Thursday, February 4, 2016

Valentine's Day: My Changing Attitude Over the Years

When I was in high school, I hated Valentine's Day with a passion. My friends and I called it "Single Awareness Day" before the term was popular, and we counted down the agonizing hours until it was over. Often, we'd have to endure all the popular girls squealing with delight as they received cards and chocolate and jewelry and flowers and big heart-shaped balloons, while we sat there at our desks all empty-hearted having gotten nothing. And to make matters worse, all the popular girls got all this affection from the very boys we had mad crushes on! Talk about depressing.

Into my early 20s, I had a little more luck some years for Valentine's Day, but it was still less than ideal. I had a serious crush on my close friend, but she was married and had made it clear she only saw me as a friend. Her gifts were strictly platonic. I remember a couple of guys I dated sort of half-assed the day. Some gave me a gift, and some didn't. They rarely had much time for me on the regular, so they certainly didn't go out of their way to really be romantic on this day. Overall, I was still left feeling "meh." I realized at that point that it wasn't the gift itself I wanted. Instead, it was a symbol I desired, a tangible sign that the guy I was screwing around with wanted more from me than just a great blowjob. I was hoping for something meaningful in the context of a real committed relationship, but the guys I was dating then were not in it for the long haul, so they saw no need to make the day special.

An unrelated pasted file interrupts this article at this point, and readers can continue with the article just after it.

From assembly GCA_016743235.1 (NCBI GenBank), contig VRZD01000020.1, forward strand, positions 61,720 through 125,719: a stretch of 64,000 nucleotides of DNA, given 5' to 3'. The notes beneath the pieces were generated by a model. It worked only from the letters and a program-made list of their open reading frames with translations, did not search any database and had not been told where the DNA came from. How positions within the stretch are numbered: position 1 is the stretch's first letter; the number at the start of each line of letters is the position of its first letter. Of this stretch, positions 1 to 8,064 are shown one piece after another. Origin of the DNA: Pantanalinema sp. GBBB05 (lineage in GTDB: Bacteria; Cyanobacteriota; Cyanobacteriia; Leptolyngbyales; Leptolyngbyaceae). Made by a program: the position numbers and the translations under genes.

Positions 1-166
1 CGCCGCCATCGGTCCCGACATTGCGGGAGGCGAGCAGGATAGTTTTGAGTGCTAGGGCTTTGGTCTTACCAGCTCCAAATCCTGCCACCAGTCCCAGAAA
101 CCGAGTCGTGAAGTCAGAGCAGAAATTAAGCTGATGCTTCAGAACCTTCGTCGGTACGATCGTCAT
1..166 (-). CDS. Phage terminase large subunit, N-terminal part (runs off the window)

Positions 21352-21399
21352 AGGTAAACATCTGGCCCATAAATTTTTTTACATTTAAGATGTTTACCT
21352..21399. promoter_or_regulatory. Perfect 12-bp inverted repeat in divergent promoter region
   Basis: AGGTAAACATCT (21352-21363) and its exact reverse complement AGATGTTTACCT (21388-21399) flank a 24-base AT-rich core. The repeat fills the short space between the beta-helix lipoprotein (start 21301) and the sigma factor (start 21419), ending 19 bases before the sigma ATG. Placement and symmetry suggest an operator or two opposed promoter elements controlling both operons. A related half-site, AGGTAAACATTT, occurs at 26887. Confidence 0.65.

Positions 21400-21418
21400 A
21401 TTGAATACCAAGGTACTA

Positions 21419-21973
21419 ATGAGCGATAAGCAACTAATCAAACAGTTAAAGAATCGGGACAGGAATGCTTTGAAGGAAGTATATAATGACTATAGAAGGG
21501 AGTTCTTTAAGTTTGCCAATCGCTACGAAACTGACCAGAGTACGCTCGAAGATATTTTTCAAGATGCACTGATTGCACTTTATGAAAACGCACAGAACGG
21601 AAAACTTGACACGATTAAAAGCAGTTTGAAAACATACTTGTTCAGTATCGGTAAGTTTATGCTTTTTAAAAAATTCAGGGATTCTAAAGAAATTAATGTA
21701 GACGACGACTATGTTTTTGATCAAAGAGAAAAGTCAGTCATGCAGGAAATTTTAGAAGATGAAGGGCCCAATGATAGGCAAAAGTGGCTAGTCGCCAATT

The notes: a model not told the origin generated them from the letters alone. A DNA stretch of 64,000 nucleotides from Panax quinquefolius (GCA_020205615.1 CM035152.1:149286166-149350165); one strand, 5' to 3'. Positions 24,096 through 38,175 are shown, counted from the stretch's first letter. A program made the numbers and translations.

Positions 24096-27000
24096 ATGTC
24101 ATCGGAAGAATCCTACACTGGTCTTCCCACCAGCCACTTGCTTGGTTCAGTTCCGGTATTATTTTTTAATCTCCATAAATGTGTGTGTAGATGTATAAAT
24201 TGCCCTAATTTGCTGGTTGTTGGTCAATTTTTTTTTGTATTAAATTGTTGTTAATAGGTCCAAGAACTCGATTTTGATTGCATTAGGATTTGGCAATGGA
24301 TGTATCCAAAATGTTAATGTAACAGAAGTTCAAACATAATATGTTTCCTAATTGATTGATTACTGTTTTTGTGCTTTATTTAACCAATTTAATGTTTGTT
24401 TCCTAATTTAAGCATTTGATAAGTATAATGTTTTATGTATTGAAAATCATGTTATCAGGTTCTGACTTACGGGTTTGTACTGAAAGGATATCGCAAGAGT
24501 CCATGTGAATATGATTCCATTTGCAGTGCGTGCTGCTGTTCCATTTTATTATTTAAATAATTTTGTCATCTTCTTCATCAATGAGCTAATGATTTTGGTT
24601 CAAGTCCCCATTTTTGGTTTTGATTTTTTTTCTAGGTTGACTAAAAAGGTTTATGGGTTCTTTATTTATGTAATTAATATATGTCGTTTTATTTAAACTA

Finally, when I started dating my now-husband, I got the Valentine's Day I had been longing for. I had a little rent house by then, and I happily prepared a dinner of stroganoff with red wine and dessert and candles and had a cute, gigantic card to give him. After he drove up from out of town (we were dating long-distance), he presented me with a beautiful bouquet of red roses and a big heart-shaped tin of chocolates. But it was more than the gifts. The gifts were just a symbol. He gave me his time. He spent the weekend with me. He gave me his body and his heart. Ever since that day, I haven't felt the need to have a special Valentine's Day again, but sometimes I still like to do something romantic.

I understand that a lot of people think Valentine's Day is a corporate holiday meant to sell chocolates and roses and greeting cards, and on one hand, it is. The restaurants are typically packed to the max, and it's really difficult getting reservations. Plus, when you've been married to someone for years and you know that person loves you, it doesn't necessarily feel as imperative that you get treated in any special way on Valentine's Day.

But there still must be some little vestige of that old me who still gets a certain measure of satisfaction knowing I actually have someone worthwhile to spend the day with after all those years of dreading "Single Awareness Day." I think it's important, for me at least, to do something, even if it's picking up a heart-shaped cookie at the grocery store and sharing it while we watch something on Netflix. It's just an added bonus if we dress up and go out.

What about you? Do you prefer to celebrate Valentine's Day, or do you protest it as a money-making scam? No right or wrong answers, of course! And whatever you do this year, be it ignoring the hearts and flowers or embracing them, I hope the day is perfectly celebrated the way you want it to be. ;)




  1. Having gone to an all boys school Valentine's Day did not impinge on my consciousness at all! However at University I did start to send and receive a few cards but never went in for it that much with girls I knew. The pressure on girls was much more than on boys! My friend Sophie and I send each other gifts and cards every year as we live so far apart but we try and avoid anything pink or red!

    1. Awww, that's sweet that you and S do that!